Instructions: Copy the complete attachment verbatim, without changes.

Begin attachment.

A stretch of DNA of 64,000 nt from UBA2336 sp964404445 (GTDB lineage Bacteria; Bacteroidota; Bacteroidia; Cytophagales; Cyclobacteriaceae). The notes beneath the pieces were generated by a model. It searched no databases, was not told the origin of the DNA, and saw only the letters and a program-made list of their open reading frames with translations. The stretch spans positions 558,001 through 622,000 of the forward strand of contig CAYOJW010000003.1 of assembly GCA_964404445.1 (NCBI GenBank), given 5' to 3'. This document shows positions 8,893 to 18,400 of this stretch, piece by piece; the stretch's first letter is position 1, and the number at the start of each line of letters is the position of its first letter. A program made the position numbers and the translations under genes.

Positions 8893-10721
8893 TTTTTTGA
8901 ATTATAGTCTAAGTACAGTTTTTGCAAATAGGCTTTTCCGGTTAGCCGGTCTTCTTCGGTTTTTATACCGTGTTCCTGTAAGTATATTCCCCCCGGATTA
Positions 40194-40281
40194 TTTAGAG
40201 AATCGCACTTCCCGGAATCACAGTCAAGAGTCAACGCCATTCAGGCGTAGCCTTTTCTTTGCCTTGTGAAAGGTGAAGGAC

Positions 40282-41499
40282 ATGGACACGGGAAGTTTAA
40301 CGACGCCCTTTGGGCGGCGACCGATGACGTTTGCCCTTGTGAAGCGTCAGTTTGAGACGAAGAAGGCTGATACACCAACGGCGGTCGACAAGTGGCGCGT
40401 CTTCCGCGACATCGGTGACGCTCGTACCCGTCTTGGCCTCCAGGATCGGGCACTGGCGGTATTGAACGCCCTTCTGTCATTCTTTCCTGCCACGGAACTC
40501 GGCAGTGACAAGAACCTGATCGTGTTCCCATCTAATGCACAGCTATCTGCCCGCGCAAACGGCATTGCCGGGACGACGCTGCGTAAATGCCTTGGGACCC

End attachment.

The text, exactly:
A stretch of DNA of 64,000 nt from UBA2336 sp964404445 (GTDB lineage Bacteria; Bacteroidota; Bacteroidia; Cytophagales; Cyclobacteriaceae). The notes beneath the pieces were generated by a model. It searched no databases, was not told the origin of the DNA, and saw only the letters and a program-made list of their open reading frames with translations. The stretch spans positions 558,001 through 622,000 of the forward strand of contig CAYOJW010000003.1 of assembly GCA_964404445.1 (NCBI GenBank), given 5' to 3'. This document shows positions 8,893 to 18,400 of this stretch, piece by piece; the stretch's first letter is position 1, and the number at the start of each line of letters is the position of its first letter. A program made the position numbers and the translations under genes.

Positions 8893-10721
8893 TTTTTTGA
8901 ATTATAGTCTAAGTACAGTTTTTGCAAATAGGCTTTTCCGGTTAGCCGGTCTTCTTCGGTTTTTATACCGTGTTCCTGTAAGTATATTCCCCCCGGATTA
Positions 40194-40281
40194 TTTAGAG
40201 AATCGCACTTCCCGGAATCACAGTCAAGAGTCAACGCCATTCAGGCGTAGCCTTTTCTTTGCCTTGTGAAAGGTGAAGGAC

Positions 40282-41499
40282 ATGGACACGGGAAGTTTAA
40301 CGACGCCCTTTGGGCGGCGACCGATGACGTTTGCCCTTGTGAAGCGTCAGTTTGAGACGAAGAAGGCTGATACACCAACGGCGGTCGACAAGTGGCGCGT
40401 CTTCCGCGACATCGGTGACGCTCGTACCCGTCTTGGCCTCCAGGATCGGGCACTGGCGGTATTGAACGCCCTTCTGTCATTCTTTCCTGCCACGGAACTC
40501 GGCAGTGACAAGAACCTGATCGTGTTCCCATCTAATGCACAGCTATCTGCCCGCGCAAACGGCATTGCCGGGACGACGCTGCGTAAATGCCTTGGGACCC